By Jonathan Marcus
BBC diplomatic correspondent
There is no doubting the frustration and dismay of the Europeans who since late 2004 have sought to broker a deal under which Iran would give up its plans to manufacture nuclear fuel.
Iran's confidence today may reflect a changed diplomatic situation
And there's no doubting the anger and alarm in Washington where there is a strong belief - shared by at least some European governments - that Iran will ultimately use its enrichment capability to process material for a nuclear bomb.
But diplomacy is not a zero sum game.
It's more a war of position. And this explains why Iran's action and the responses to it have, so far, been carefully calibrated.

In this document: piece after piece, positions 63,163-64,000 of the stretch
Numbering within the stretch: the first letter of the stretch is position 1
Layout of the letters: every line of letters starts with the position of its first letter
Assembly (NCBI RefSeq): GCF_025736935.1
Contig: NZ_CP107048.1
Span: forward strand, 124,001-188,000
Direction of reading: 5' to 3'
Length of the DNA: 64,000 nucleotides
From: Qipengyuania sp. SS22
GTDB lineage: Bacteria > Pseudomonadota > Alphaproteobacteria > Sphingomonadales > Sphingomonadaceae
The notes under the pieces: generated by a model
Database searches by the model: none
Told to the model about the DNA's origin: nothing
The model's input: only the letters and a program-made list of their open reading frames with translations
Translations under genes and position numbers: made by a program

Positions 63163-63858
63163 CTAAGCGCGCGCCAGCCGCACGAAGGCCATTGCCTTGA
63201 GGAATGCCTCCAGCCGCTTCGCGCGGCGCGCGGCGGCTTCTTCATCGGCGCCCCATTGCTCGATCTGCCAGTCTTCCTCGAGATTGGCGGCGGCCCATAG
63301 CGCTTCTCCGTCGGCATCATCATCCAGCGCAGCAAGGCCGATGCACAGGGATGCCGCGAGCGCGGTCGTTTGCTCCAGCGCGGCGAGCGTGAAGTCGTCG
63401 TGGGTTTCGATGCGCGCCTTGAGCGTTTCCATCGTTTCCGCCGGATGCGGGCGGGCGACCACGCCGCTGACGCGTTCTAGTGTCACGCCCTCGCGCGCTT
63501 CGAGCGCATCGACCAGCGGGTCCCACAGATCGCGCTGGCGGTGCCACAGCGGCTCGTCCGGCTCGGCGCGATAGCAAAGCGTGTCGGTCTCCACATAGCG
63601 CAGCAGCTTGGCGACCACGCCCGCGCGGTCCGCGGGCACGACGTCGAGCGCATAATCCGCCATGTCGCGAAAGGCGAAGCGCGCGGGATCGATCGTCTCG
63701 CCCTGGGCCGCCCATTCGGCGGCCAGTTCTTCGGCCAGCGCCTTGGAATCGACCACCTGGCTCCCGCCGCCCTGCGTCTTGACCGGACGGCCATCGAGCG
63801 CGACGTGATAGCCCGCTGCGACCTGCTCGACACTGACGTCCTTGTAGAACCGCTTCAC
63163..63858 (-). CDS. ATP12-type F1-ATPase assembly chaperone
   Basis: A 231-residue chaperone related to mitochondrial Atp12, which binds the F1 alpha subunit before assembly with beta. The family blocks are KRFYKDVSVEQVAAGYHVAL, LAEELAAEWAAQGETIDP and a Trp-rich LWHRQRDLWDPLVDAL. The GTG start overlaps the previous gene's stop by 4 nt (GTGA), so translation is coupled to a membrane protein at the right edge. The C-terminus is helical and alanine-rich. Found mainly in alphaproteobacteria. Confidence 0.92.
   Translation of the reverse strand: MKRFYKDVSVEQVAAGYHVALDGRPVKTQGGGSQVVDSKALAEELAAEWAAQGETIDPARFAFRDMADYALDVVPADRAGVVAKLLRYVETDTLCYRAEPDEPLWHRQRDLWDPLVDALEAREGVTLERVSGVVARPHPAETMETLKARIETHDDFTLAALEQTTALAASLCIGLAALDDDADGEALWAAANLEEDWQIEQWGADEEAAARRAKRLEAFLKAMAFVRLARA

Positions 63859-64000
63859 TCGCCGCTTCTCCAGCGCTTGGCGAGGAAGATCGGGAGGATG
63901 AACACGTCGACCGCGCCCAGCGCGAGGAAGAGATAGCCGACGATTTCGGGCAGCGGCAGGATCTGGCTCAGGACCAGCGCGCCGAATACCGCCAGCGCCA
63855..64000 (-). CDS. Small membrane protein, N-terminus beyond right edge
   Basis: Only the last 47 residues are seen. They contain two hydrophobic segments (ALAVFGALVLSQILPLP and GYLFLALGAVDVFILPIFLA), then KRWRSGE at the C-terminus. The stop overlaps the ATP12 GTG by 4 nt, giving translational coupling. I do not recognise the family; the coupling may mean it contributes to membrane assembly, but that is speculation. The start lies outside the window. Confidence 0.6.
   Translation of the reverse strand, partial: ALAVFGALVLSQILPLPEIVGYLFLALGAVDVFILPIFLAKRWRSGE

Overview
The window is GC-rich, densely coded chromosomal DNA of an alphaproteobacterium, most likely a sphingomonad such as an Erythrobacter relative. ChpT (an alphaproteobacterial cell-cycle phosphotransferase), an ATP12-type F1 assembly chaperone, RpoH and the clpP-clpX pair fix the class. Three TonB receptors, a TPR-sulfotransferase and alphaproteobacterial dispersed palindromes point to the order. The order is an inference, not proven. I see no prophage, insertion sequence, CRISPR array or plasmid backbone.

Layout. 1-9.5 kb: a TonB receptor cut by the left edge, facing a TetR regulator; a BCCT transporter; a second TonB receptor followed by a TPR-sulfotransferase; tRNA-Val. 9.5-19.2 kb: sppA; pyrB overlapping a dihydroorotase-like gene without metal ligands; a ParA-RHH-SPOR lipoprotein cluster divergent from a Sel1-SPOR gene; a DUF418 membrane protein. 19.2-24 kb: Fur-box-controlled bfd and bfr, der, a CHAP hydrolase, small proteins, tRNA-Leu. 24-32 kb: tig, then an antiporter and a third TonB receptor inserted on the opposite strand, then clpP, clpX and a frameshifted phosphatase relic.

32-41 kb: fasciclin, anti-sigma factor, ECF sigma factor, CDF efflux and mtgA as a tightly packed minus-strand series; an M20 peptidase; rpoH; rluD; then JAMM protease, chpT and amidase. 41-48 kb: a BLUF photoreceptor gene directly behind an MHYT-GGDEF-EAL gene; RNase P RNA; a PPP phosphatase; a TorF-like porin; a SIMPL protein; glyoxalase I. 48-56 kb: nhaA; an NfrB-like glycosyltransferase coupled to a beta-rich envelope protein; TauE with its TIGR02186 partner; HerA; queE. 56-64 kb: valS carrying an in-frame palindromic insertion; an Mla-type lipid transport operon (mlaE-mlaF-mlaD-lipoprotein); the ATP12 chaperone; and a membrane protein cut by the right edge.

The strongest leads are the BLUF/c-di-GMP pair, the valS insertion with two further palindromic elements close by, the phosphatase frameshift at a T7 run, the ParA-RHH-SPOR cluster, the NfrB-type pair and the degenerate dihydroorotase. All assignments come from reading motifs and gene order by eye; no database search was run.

Tehran's new confidence
The EU-Iranian negotiations have served both sides' interests. The Europeans clearly obtained a delay in Iran's uranium enrichment programme.
But paradoxically Iran may have gained more.
Iran's nuclear activities were always going to provoke tensions. But - seen from Tehran - the timing of any crisis was important.
In the Autumn of 2003 Iran was under huge pressure. The UN's nuclear watchdog - the IAEA - was harshly critical of its lack of transparency.
The United States' rapid victory over Saddam Hussein's armed forces had bolstered US confidence and some in Washington wondered if Iran would be the next target for regime change.
Today things are very different.
While some outstanding questions remain, Iran may have explained sufficiently to encourage some IAEA Board members to give it more time.
The United States has huge problems in Iraq and is well aware that Iran could significantly inflame tensions there.
So if there is to be a crisis, then the Iranians may well believe that the context today gives them a significantly stronger hand.